Sickle cell disease is an inherited condition in which the body is unable
to produce normal hemoglobin. Red blood cells with abnormal hemoglobin can
change shape in the presence of low oxygen levels and form "sickle" cells,
which don't fit through tiny capillaries well. During periods of stress or
exertion, the cells can become lodged in narrow blood vessels, blocking
oxygen delivery to organs and tissues. When this happens, patients
experience episodes of extreme pain during which oxygen-deprived organs and
tissues can be damaged.
Over time, repeated episodes of oxygen deprivation deteriorate the body.
But with improved care, most sickle cell patients are living well beyond
childhood. About one-half of all patients live to be at least 50 years old.
Because the cells have an abnormal shape, they are disposed of faster than
the body can replace them. Because patients lack a sufficient number of red
blood cells, they often develop "anemia."
From infancy, sickle cell patients face a host of complications involving
infections, stroke, and organ damage and failure.
Children whose parents both carry the gene for sickle cell are at risk of
inheriting the disease. Two copies of the gene, one from each parent, must
be present in order for the disease to manifest itself. If a child has only
one gene, he or she has sickle cell "trait," which usually causes no health
The gene is prevalent in people from Africa and parts of India and the
Mediterranean. The sickle cell gene also is found in people from South and
Central America, the Caribbean and the Middle East.
About one in every 500 African-American children and one in every 1,000 to
1,400 Hispanic-American children are born with sickle cell disease, and one
in 12 African-Americans has sickle cell trait.
Symptoms usually begin to appear during an infant's first year. Common
symptoms include fever; swelling of the hands and feet; pain in the chest,
abdomen, limbs and joints; enlargement of the heart, liver and spleen;
nosebleeds; and frequent upper respiratory infections.
As patients grow older they can develop symptoms of anemia - fatigue,
irritability, jaundice (yellowish discoloration of the skin and eyes),
pain, delayed puberty, leg sores, eye problems and gum disease.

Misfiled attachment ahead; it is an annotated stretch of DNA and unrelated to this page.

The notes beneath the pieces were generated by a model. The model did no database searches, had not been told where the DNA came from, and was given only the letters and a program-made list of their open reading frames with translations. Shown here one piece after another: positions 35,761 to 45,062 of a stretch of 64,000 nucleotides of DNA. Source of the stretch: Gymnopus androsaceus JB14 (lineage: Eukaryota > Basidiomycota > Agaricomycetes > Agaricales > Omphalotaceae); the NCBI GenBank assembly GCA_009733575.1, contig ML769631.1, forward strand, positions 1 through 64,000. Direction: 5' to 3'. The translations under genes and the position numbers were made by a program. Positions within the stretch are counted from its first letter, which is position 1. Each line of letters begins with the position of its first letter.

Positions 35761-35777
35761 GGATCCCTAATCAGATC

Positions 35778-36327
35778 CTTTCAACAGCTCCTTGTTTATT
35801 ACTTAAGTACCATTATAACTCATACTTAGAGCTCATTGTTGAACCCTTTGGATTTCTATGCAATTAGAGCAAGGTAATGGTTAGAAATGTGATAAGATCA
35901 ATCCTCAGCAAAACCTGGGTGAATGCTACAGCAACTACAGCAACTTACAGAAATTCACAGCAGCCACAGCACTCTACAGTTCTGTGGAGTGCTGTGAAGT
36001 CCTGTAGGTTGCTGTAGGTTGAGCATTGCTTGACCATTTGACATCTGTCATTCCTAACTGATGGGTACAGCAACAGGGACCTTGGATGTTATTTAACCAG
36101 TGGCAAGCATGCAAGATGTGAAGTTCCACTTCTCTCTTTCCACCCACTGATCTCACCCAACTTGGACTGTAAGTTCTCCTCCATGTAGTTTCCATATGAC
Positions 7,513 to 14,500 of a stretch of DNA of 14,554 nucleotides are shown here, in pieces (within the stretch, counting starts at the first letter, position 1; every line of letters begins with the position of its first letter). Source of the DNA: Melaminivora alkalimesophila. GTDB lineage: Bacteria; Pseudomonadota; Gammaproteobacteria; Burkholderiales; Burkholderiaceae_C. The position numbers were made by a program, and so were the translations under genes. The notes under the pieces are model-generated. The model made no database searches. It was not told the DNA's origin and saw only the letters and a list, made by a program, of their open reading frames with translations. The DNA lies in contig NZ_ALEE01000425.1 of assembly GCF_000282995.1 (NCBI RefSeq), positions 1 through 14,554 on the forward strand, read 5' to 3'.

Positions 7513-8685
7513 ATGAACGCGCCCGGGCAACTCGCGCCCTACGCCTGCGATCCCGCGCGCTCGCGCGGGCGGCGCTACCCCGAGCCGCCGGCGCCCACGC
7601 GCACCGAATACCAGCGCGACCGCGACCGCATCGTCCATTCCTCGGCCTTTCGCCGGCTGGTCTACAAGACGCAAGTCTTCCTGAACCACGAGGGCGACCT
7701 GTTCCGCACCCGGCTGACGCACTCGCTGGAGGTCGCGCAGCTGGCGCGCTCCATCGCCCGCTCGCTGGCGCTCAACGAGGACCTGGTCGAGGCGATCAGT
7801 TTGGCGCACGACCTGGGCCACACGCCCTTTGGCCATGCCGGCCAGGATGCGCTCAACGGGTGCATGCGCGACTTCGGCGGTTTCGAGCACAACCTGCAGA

Patients also encounter episodes of pain known as sickle cell crises.
During a crisis, patients experience shortness of breath, nausea, low-grade
fever, jaundice and severe pain in the fingers, toes, arms, joints, legs,
back, abdomen or bones.
During a crisis, blockage of blood and oxygen to the chest and lungs may
lead to acute chest syndrome. Damage to the lungs causes severe pain and
fever, and produces an abnormal chest X-ray. The lungs' airways narrow,
further reducing oxygen delivery. All this leads to an increased risk for
infections, which can be fatal.
Male patients may also suffer from priapism - painful and prolonged erections.
Treating sickle cell involves:
1. Medications to manage pain, inflammation, infections and anemia. During
a crisis, fluids may be administered to maintain fluid balance.
2. Oxygen to alleviate the effects of acute chest syndrome.
3. Blood transfusions to replace the patients' blood with donor blood.
Normal blood cells of the donor blood alleviate symptoms by transporting
needed oxygen to affected organs and tissues.
Recent studies have found that the anti-cancer drug hydroxyurea reduces the
frequency of painful crises and of acute chest syndrome in adult patients.
However, scientists are still studying the drug's long-term side effects.
Bone marrow transplant is only performed in specific cases. Donors must be
matched sibling donors, but fewer than one in five sickle cell anemia
patients have a matched sibling.
Therapies that aim to cure and treat the disease itself are now being
studied. Methods include gene therapy and drugs that prevent the cells from
taking on an abnormal shape, as well as drugs that stimulate the body to
produce more fetal hemoglobin, which does not cause red blood cells to sickle.
Sickle cell disease cannot be prevented. Couples who carry the gene should seek genetic counseling to determine their risk of bearing children with the disease.
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